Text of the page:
MR IRVING:  My Lord, can I just translate the sentence for you?
   MR JUSTICE GRAY:  No, do not interrupt.
   A.   --- I have difficulties actually to with these kind of
        documents which come in the last minute and leave out an
        important passage of the sentence, of the German
        sentence.  Please give me sometime always to find the
        original if I have not got it in my report, I actually
        would like to insist that the original is here because
        I think this is not the way one can do it.

.          P-42

   MR JUSTICE GRAY:  Dr Longerich, I have some sympathy with that,
        particularly as you have pointed out that there is quite
        an important bit of that same sentence omitted in
        Mr Irving's piece of paper.
   MR IRVING:  Can I just read out the translation of that
        sentence to you, my Lord?
   MR JUSTICE GRAY:  No, because it has just been read out.
   MR IRVING:  I do not think he has actually read out the
   MR JUSTICE GRAY:  Well, I have read it; I thought he did.
   THE WITNESS:  I can do it if you want to.
   MR JUSTICE GRAY:  Do if you want to, but include the last words
        because they make quite a big difference, it seems to me.
   MR IRVING:  Not in my submission, but there we are.  "I look at
        the intellectual classes amongst us, then, unfortunately,
        well, you need them, otherwise, I do not know, you could
        ausrotten them or something like that, but unfortunately
        you need them".  I do not understand why you say I left
        out the words "man brauch Sie an"?
   A.   Because you stop the sentence here with the colon and, in
        fact, the sentence is not stopping.  You give as reference
        [German - document not provided] and this is not a
        complete, a complete sentence.  You stopped in the middle
        of the sentence and left out the last five words.  You
        should have used -- I mean ----
   MR IRVING:  Which are the words that I left out?

.          P-43

   A.   If your interpretation differs, you should have used, you
        know, the normal, you know, these little dots one uses if
        one does not insert the complete sentence.
   Q.   Dr Longerich, which are the words you say that I left out?
   MR JUSTICE GRAY:  He has said many times, "aber man brauch Sie leider"?
   A.   "So you cannot kill them because we need them".
   MR IRVING:  Are those words not on the fourth line of my
        quotation on page 7?  "Man brauch Sie"?
   MR JUSTICE GRAY:  Mr Irving, they are, but they come in twice
        and don't let us spend too long on this.
   MR IRVING:  Precisely, my Lord, but the whole point I am
        looking at there is this is Adolf Hitler in 1938 when
        nobody is liquidating anybody ----
   A.   Except the 90 people who just died the night before, and
        this is the little exception one has.  I mean, you have to
        realize the context is that this is the most brutal
        killing which happened in Germany since, I think, the
        Middle Ages.  There are more than 90 people, I would say
        several hundred people possibly were killed the last
        night, and in this atmosphere Hitler is giving a press
        conference and speaks about the ausrottung of
        intellectuals.  I think one cannot, you know, one has to
        look again at the historical context because this is, you
        know, an atmosphere which is dominated by brutality and a
        kind of absence of public order and law.  I think, you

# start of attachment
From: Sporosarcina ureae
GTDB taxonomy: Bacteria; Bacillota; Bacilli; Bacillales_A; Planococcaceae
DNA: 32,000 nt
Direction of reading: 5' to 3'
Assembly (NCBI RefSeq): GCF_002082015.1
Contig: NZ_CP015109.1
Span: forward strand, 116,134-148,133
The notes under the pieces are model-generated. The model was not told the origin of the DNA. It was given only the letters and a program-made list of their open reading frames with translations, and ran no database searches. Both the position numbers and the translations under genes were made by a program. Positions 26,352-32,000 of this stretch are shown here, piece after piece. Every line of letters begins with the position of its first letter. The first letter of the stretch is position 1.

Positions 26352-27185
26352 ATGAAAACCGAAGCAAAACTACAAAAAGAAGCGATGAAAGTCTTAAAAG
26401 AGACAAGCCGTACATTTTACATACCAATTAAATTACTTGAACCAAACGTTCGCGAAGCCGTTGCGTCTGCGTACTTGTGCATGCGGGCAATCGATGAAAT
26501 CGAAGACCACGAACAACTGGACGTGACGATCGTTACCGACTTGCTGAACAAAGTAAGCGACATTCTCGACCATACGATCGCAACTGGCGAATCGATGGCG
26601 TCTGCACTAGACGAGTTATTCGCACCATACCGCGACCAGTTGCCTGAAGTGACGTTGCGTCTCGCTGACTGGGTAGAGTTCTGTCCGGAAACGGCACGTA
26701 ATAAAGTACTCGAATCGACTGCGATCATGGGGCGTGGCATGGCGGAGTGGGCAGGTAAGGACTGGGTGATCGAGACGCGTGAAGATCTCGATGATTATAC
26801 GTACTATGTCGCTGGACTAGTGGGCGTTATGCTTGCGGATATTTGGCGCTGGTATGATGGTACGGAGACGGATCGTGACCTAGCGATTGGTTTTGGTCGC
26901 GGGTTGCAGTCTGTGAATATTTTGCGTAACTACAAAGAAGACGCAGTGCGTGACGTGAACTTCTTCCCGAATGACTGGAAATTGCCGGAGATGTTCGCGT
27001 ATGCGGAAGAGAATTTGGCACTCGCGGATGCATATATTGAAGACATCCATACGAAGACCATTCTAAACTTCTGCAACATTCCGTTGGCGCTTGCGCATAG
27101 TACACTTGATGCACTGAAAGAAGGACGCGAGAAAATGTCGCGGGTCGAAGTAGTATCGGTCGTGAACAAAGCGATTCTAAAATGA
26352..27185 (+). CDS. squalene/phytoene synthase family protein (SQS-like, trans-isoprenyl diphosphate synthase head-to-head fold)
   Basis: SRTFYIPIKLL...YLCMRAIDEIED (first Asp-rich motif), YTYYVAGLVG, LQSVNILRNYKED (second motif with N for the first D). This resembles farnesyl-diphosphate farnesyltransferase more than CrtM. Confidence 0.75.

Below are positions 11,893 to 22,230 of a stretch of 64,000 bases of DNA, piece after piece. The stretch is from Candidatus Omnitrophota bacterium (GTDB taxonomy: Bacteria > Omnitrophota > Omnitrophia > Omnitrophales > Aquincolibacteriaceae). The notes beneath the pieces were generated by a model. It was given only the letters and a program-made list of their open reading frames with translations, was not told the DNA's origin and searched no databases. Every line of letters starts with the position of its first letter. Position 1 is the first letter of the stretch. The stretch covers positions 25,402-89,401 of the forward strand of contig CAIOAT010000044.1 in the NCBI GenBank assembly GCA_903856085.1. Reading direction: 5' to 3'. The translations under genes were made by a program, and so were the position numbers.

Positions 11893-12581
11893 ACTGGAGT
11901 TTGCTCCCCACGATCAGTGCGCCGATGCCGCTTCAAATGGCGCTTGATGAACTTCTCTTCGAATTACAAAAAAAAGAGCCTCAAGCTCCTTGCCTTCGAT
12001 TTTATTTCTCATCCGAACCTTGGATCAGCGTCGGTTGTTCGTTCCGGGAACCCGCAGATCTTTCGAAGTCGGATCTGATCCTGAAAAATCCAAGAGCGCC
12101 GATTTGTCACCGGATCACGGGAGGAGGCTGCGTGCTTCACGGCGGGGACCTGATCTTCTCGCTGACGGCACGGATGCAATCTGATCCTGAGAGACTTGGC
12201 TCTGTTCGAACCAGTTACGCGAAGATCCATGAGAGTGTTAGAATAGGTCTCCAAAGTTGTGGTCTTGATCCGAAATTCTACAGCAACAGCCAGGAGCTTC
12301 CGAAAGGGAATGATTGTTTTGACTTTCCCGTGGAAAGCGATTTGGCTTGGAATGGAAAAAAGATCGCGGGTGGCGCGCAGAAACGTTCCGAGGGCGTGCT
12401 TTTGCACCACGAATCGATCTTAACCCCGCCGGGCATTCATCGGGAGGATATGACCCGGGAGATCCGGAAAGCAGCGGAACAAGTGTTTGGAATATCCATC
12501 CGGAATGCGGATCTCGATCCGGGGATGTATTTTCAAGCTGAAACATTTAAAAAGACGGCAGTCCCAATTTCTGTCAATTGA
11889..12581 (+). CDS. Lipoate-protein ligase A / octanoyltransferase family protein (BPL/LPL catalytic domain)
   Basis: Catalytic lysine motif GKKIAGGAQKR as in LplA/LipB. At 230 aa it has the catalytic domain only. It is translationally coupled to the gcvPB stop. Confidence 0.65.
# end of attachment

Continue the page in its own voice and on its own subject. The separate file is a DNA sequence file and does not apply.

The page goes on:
.          P-44

        know, this has to be included here.
   Q.   Your answer invites two questions, unfortunately.  The
        first question is was Adolf Hitler, to your knowledge, at
        the time you made this speech on the afternoon of November
        10th aware that 90 people had been killed during the night?
   A.   I do not know.  I do not know that.
   Q.   The second question is, are you, therefore, suggesting
        that the verb "ausrotten" is not a mass extermination but
        a midget extermination, if I can put it like that, of just
        90 people?  Is that the scale you put "ausrotten"?
        I thought that "ausrotten" meant extermination on a huge scale.
   A.   No, I am just saying that when he made this, he made the
        statement and the statement says, "I can't kill them, I
        would like to but I can't kill them", but one has to look
        at the atmosphere of this very day.
   MR JUSTICE GRAY:  It always comes back to context?
   A.   That is what I am trying to say.
   MR IRVING:  Precisely, but a perfectly reasonable
        interpretation of the word "ausrotten" there would be get
        rid of them, abolish the intellectual classes, abolish the  ----
   A.   The translation here ----
   Q.   --- upper classes?
   A.   Sorry.  I think the translation, the proper translation,

.          P-45

        is to kill them all, but, unfortunately, I cannot do it.
        I have said this now three times and I think it is-- I do
        not want to ----
   Q.   Adolf Hitler was telling the editors of the leading
        newspapers in Germany, "I just wish I could kill all the
        intellectuals" in 1938?
   A.   Yes, "But I cannot do it, unfortunately".  That is what it
        says in the text here.
   Q.   Yes.  This is the image you now have of that kind of thing
        55 years later, but how would the editors have picked up
        at the time if that was the meaning of the word
         "ausrotten" in 1938?  You appreciate that the meaning of
        words change over the years and when Adolf Hitler uses the
        word in 1938, the editors sit there thinking, "Yes, he
        wants to abolish them, he wants to get rid of the upper
        classes", just the same as Tony Blair gets rid of the
        House of Lords?
   MR JUSTICE GRAY:  No, not the upper classes.  I do not think
        that is right.
   A.   The intellectual classes -- well, then he could have said,
         "Well, actually I want" -- I said this here in my report,
        I said if he were just referring to a kind of, you know,
        social, you know, reform or reform of the educational
        system or some leveling of class, something like that, he
        could have said so.  He could have said, "Actually I want,
        you know, to be more, Hitler jungen in the universities.

.          P-46

        I do not want to get -- I would like to get rid of the
        sons of academics, well-established people", but he says
        he used the term "ausrotten".  I cannot help this-- it is
        here and ----